(LAUGHTER)

WELDON: You know? Like, why is this - why is a (laughter) 14-year-old reading about this?

WILLISON: Right.

WELDON: And you can take that too far, obviously. Now I am going to come down. I'm going to say something very controversial, which is I think that kids should read Shakespeare. Yeah...

THOMPSON: Yeah.

WELDON: I said it. I said it. Call me Harold Bloom, if you will. But I mean, man, like, it shouldn't all be easy.

HOLMES: No.

THOMPSON: Right.

HOLMES: And I took a trimester of Shakespeare as well.

WELDON: Right.

HOLMES: I'm really glad I did.

WELDON: It's skillset. First of all, there's a cultural component to...

WILLISON: Yeah.

WELDON: ...All these stories from Shakespeare...

HOLMES: Right.

WELDON: And to be able to read that poetry and to find it remotely rewarding is just something you have under your belt that you're going to need in life.

THOMPSON: One reason that I'm actually glad that I read Shakespeare in high school is that...

WILLISON: (Laughter).

THOMPSON: ...At one point a couple of years ago, Trey Graham was saying, which character was - and I go, Mercutio. And I was right.

GLEN WELDON AND LINDA HOLMES: Yeah.

WILLISON: (Laughter).

THOMPSON: And I felt this swell...

HOLMES: It was your moment.

THOMPSON: ...Of like, reading, like...

HOLMES: Yeah.

THOMPSON: ...Literary knowledge. And it was nice. And I actually loved reading Shakespeare in high school. The one I resented in the same class was Chaucer.

WELDON: Yeah.

THOMPSON: I found Chaucer very, very frustrating to try to wade through.

HOLMES: I just heard this sigh from Margaret. It's great not having Margaret in the room in only one way, which is that I get to hear her sigh on the mic.

(LAUGHTER)

HOLMES: And that's how I know how she's feeling.

WELDON: So, Margaret, are there new things that have been added to the canon, or are there things that...

WILLISON: Well...

WELDON: ...Or are we still talking about "Gatsby," an American tragedy? - God help me.

WILLISON: ...As your - what? - two-drink pony, highly literate, relatively young...

HOLMES: Yeah.

WELDON: Right.

WILLISON: ...I can tell you that the books you're speaking about were the books that formed the majority of my high school literary experience. But that is 15 years ago now.

In terms of whether there's been a lot of movement since then, I think it really depends on which school you're looking at. So I don't think there's been a lot of movement in, say, your literature AP coursework. But if you're at a school like the school Linda went to, you know, a small Quaker school, I bet you're getting really advanced, really interesting classes. And I imagine if you're at a school like mine, you know, a magnet school, deeply enamored of its past in the 17th century, like, there hasn't been a lot of movement. And there will never be a lot of movement.

HOLMES: That's really interesting. I was thinking about this the other day. And I was thinking, well, look, I did not come into adulthood as a big, serious novel reader. I am a popular novel reader. I'm a - kind of a genre fiction reader much more than I am a literary fiction reader when it comes to novels. And I've been, you know, very open about that. There have been exceptions to that. But that is sort of how I came into adulthood.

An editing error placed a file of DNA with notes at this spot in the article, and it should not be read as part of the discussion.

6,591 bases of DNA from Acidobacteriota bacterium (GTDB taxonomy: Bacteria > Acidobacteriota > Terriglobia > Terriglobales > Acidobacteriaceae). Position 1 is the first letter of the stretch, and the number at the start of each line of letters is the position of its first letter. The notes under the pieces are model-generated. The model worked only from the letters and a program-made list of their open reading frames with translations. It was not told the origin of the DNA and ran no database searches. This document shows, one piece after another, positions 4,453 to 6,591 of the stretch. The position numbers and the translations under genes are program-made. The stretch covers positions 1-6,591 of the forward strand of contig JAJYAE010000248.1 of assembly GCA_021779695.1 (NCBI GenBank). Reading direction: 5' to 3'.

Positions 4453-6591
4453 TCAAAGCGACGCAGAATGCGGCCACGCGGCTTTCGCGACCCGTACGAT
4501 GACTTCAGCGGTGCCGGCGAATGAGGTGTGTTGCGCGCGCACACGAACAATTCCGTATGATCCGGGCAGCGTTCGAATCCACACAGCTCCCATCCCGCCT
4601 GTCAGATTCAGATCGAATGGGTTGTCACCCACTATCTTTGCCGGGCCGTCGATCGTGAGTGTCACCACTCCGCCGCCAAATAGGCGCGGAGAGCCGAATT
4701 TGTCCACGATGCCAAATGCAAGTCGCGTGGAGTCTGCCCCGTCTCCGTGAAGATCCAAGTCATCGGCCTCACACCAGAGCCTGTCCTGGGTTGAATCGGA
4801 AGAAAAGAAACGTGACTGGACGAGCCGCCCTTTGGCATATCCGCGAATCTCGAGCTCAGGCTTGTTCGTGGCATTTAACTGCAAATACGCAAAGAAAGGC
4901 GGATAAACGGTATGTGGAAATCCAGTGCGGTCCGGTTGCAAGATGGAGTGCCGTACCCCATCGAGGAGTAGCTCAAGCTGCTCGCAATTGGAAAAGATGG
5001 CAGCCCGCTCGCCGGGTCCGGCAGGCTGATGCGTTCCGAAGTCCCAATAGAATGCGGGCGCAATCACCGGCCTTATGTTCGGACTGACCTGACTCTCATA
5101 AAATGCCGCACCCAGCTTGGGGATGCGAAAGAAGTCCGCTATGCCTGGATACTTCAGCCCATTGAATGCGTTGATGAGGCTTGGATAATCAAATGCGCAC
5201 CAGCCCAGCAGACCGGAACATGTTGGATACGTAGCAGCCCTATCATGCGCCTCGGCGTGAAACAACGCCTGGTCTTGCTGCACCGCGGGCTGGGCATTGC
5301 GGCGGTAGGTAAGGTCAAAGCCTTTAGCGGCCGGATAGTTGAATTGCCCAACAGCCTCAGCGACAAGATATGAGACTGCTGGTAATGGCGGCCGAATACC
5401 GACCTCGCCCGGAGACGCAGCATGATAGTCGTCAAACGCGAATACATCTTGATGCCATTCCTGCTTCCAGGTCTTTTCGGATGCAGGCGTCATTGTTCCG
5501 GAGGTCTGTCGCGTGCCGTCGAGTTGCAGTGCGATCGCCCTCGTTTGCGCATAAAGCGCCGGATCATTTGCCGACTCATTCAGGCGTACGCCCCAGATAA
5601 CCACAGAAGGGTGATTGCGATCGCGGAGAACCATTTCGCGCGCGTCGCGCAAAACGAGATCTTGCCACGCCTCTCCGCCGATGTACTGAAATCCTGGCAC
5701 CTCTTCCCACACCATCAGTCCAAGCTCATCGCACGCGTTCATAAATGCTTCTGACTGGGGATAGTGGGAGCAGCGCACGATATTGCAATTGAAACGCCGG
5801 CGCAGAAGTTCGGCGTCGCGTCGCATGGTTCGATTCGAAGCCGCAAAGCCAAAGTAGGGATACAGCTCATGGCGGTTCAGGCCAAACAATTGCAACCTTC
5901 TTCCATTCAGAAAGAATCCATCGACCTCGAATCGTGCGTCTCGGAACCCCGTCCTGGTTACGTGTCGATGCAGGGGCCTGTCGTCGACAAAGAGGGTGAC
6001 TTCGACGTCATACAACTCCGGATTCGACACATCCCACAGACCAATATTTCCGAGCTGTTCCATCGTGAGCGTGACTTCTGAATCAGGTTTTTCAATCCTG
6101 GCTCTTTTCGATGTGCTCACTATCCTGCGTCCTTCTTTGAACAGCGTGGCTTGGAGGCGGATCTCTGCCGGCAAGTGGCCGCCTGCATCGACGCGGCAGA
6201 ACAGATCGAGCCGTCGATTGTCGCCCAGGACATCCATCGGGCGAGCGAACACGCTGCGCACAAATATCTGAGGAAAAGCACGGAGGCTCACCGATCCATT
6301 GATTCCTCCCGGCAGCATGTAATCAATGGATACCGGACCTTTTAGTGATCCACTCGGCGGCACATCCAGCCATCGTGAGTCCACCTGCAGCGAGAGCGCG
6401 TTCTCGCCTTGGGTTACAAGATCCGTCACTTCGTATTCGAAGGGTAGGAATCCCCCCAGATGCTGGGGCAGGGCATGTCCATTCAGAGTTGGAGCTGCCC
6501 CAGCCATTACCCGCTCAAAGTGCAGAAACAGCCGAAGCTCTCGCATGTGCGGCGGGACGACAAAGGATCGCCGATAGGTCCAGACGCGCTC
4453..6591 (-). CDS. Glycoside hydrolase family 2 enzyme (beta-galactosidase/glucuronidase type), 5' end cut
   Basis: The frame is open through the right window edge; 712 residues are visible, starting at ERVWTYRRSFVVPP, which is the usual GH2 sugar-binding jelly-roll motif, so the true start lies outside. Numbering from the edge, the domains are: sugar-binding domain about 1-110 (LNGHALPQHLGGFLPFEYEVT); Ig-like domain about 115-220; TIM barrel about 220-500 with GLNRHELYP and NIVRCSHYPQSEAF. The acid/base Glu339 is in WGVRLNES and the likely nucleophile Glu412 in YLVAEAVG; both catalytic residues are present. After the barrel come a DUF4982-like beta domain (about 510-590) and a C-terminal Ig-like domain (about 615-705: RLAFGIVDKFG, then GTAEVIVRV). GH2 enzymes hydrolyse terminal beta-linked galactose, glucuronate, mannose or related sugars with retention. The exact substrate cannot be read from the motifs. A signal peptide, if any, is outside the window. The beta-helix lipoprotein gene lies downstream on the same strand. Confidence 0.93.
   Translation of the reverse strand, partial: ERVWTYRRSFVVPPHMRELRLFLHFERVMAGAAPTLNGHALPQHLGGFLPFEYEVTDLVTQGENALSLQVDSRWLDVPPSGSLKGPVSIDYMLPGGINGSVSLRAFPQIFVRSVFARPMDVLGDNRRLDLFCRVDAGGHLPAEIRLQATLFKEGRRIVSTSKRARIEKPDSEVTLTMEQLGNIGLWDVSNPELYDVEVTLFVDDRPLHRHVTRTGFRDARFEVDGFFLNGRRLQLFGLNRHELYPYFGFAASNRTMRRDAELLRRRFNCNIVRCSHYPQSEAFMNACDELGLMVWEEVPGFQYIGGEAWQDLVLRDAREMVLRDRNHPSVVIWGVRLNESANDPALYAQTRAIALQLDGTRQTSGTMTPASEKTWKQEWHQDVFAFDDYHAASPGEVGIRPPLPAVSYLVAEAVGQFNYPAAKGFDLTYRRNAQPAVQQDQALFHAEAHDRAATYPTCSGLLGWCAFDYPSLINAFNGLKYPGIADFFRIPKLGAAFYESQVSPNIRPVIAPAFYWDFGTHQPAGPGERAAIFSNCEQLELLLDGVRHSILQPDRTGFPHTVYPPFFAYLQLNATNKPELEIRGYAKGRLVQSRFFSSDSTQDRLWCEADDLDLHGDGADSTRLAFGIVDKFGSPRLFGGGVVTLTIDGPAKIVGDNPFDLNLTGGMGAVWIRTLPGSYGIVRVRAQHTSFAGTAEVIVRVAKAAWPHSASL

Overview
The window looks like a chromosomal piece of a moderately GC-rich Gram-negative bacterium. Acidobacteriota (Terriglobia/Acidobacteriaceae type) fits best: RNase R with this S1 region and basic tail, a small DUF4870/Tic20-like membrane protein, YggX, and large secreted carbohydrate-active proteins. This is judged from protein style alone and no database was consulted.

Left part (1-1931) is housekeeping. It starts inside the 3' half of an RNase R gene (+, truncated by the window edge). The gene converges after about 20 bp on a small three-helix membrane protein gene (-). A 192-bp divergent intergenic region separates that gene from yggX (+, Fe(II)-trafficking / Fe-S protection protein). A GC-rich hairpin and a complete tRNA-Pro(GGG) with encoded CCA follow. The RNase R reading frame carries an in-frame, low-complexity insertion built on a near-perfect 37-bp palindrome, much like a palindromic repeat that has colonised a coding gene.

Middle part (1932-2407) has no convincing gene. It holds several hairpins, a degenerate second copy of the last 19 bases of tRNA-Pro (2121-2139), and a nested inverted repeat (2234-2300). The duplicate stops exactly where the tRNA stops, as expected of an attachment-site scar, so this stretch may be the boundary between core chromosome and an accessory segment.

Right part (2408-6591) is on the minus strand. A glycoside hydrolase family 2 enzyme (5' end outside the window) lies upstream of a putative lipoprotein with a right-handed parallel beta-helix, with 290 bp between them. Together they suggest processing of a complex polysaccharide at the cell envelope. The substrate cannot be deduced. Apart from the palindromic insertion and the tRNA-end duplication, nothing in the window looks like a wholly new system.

And I went back, and I tried to think like, am I going to try to blame this on school and required reading and all that stuff? And up to a point, there is some truth to the fact that I came to think of it as work. But the other thing that is really - that I think was helpful for me to remember was to look back on the reading that I remember being recommended to me individually by teachers. And those things were important.

I think I was in fifth grade when the librarian gave me "Rebecca" and said, you should try reading this book. And I read "Gone With The Wind" not long after that. And she gave me "Rebecca" for me personally. And she was right. And it was a really good idea because it is a serious book. It's a different world than the one you live in and so forth. And the other one was a sophomore year teacher, English teacher, who told me to read Nikki Giovanni poetry and said to me, I think you would really like this. I think this would really resonate with you. And I loved it. And I still read it. And I still remember the effect of it when I first started reading it. So I think part of the problem with required reading - it's very easy to kind of dump on these canonical lists. You know, there's no substitute for something that is recommended to you with the understanding that not all kids need to read the same things - in an ideal...

WELDON: Right.

HOLMES: ...Universe, but that not every school has time...

WILLISON: Right.

HOLMES: ...To assign books to kids individually.

WILLISON: Well, and not every school has the funding for a good school librarian either.

HOLMES: Right.

WELDON: Sure.

HOLMES: Of course.

WELDON: I mean, I do think, though, that the literary fiction community's disdain for genre is either reflected in, or perhaps has its roots in, the high school reading list because most of these books that I'm - I - when I - all these books that I'm - I've came up across when I was doing this search belong to a certain kitchen-sink literalism, with no elements of the fantastic. I mean, yeah, OK, "Gatsby" had some imagery in it - got some green lights and ash heaps. But that's not what...

HOLMES: Sure does.

WELDON: ...I'm talking about.

HOLMES: Yeah.

WELDON: I mean, when I was hungering for - like, if you look at the books that I was reading for fun...

WILLISON: (Laughter).

WELDON: ...I was hungering for something beyond just, you know, people looking at each other and...

WILLISON: Yeah.

WELDON: ...Having conversations in drawing rooms. I was...

WILLISON: Yeah.

WELDON: ...Hungering for "The Hobbit." I read many times "The Silmarillion." Now, Linda Holmes, if you were bored by "The Hobbit," "The Silmarillion"...

(LAUGHTER)

WELDON: ...Is the prehistory of Middle Earth. And it is like reading the King James Bible translated from the Finnish.

(LAUGHTER)

WELDON: It is like - it's like reading "Bulfinch's Mythology" with umlauts. It is stultifying.

(LAUGHTER)

WELDON: It's fusty. It's tweedy. I ate it up with a big spoon because it was...

WILLISON: Right.